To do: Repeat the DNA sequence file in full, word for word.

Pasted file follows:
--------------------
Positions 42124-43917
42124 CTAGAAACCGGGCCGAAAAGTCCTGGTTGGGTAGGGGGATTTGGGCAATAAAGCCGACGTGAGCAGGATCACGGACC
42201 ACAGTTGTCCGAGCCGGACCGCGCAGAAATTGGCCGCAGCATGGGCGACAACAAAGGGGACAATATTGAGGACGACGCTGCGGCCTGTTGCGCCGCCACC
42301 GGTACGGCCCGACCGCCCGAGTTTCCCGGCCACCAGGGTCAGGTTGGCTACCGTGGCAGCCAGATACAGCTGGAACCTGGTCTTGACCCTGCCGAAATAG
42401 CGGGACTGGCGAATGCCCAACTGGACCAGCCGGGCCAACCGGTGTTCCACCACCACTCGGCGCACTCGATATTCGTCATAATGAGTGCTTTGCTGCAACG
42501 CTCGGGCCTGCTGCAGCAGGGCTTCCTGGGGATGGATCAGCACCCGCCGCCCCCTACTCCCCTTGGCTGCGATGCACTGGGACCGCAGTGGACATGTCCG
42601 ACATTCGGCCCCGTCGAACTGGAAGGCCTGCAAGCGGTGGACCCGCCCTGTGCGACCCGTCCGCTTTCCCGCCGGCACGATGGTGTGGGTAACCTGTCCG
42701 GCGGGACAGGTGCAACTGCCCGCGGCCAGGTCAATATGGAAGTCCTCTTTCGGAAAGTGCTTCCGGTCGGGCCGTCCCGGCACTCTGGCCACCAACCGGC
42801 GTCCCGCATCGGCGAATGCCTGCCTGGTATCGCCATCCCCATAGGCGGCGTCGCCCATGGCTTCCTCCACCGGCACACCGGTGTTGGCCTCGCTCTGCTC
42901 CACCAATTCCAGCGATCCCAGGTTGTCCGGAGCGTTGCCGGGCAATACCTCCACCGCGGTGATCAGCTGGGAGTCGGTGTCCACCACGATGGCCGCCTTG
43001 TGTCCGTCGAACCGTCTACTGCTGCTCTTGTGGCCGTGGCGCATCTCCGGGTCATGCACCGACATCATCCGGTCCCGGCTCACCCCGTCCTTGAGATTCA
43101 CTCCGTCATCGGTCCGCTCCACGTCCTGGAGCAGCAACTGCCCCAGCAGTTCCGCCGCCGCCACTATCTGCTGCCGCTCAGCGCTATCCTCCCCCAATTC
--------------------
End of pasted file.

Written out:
Positions 42124-43917
42124 CTAGAAACCGGGCCGAAAAGTCCTGGTTGGGTAGGGGGATTTGGGCAATAAAGCCGACGTGAGCAGGATCACGGACC
42201 ACAGTTGTCCGAGCCGGACCGCGCAGAAATTGGCCGCAGCATGGGCGACAACAAAGGGGACAATATTGAGGACGACGCTGCGGCCTGTTGCGCCGCCACC
42301 GGTACGGCCCGACCGCCCGAGTTTCCCGGCCACCAGGGTCAGGTTGGCTACCGTGGCAGCCAGATACAGCTGGAACCTGGTCTTGACCCTGCCGAAATAG
42401 CGGGACTGGCGAATGCCCAACTGGACCAGCCGGGCCAACCGGTGTTCCACCACCACTCGGCGCACTCGATATTCGTCATAATGAGTGCTTTGCTGCAACG
42501 CTCGGGCCTGCTGCAGCAGGGCTTCCTGGGGATGGATCAGCACCCGCCGCCCCCTACTCCCCTTGGCTGCGATGCACTGGGACCGCAGTGGACATGTCCG
42601 ACATTCGGCCCCGTCGAACTGGAAGGCCTGCAAGCGGTGGACCCGCCCTGTGCGACCCGTCCGCTTTCCCGCCGGCACGATGGTGTGGGTAACCTGTCCG
42701 GCGGGACAGGTGCAACTGCCCGCGGCCAGGTCAATATGGAAGTCCTCTTTCGGAAAGTGCTTCCGGTCGGGCCGTCCCGGCACTCTGGCCACCAACCGGC
42801 GTCCCGCATCGGCGAATGCCTGCCTGGTATCGCCATCCCCATAGGCGGCGTCGCCCATGGCTTCCTCCACCGGCACACCGGTGTTGGCCTCGCTCTGCTC
42901 CACCAATTCCAGCGATCCCAGGTTGTCCGGAGCGTTGCCGGGCAATACCTCCACCGCGGTGATCAGCTGGGAGTCGGTGTCCACCACGATGGCCGCCTTG
43001 TGTCCGTCGAACCGTCTACTGCTGCTCTTGTGGCCGTGGCGCATCTCCGGGTCATGCACCGACATCATCCGGTCCCGGCTCACCCCGTCCTTGAGATTCA
43101 CTCCGTCATCGGTCCGCTCCACGTCCTGGAGCAGCAACTGCCCCAGCAGTTCCGCCGCCGCCACTATCTGCTGCCGCTCAGCGCTATCCTCCCCCAATTC